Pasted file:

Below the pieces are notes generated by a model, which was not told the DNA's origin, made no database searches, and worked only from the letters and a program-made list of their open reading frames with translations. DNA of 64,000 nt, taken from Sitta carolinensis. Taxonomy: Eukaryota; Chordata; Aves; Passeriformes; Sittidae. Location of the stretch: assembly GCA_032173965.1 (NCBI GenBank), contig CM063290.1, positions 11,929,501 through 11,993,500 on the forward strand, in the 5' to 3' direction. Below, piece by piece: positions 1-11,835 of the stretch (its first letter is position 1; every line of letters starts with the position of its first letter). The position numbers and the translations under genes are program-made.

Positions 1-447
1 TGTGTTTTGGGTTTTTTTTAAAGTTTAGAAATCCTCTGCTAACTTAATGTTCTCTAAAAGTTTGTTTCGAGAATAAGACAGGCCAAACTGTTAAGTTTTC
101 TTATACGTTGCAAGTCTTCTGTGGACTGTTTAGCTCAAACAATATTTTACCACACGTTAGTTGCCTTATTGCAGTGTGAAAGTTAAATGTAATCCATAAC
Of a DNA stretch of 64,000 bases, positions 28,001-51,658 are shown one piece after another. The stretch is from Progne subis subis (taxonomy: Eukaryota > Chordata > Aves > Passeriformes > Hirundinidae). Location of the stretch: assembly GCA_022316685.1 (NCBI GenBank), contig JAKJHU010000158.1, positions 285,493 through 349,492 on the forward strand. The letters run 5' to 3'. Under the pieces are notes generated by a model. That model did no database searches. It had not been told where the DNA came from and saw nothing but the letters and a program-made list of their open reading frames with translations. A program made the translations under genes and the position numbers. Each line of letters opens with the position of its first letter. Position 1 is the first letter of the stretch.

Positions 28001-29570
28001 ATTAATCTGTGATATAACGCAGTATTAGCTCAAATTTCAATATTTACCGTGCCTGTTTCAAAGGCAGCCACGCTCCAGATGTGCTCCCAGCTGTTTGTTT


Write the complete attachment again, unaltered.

Below the pieces are notes generated by a model, which was not told the DNA's origin, made no database searches, and worked only from the letters and a program-made list of their open reading frames with translations. DNA of 64,000 nt, taken from Sitta carolinensis. Taxonomy: Eukaryota; Chordata; Aves; Passeriformes; Sittidae. Location of the stretch: assembly GCA_032173965.1 (NCBI GenBank), contig CM063290.1, positions 11,929,501 through 11,993,500 on the forward strand, in the 5' to 3' direction. Below, piece by piece: positions 1-11,835 of the stretch (its first letter is position 1; every line of letters starts with the position of its first letter). The position numbers and the translations under genes are program-made.

Positions 1-447
1 TGTGTTTTGGGTTTTTTTTAAAGTTTAGAAATCCTCTGCTAACTTAATGTTCTCTAAAAGTTTGTTTCGAGAATAAGACAGGCCAAACTGTTAAGTTTTC
101 TTATACGTTGCAAGTCTTCTGTGGACTGTTTAGCTCAAACAATATTTTACCACACGTTAGTTGCCTTATTGCAGTGTGAAAGTTAAATGTAATCCATAAC
Of a DNA stretch of 64,000 bases, positions 28,001-51,658 are shown one piece after another. The stretch is from Progne subis subis (taxonomy: Eukaryota > Chordata > Aves > Passeriformes > Hirundinidae). Location of the stretch: assembly GCA_022316685.1 (NCBI GenBank), contig JAKJHU010000158.1, positions 285,493 through 349,492 on the forward strand. The letters run 5' to 3'. Under the pieces are notes generated by a model. That model did no database searches. It had not been told where the DNA came from and saw nothing but the letters and a program-made list of their open reading frames with translations. A program made the translations under genes and the position numbers. Each line of letters opens with the position of its first letter. Position 1 is the first letter of the stretch.

Positions 28001-29570
28001 ATTAATCTGTGATATAACGCAGTATTAGCTCAAATTTCAATATTTACCGTGCCTGTTTCAAAGGCAGCCACGCTCCAGATGTGCTCCCAGCTGTTTGTTT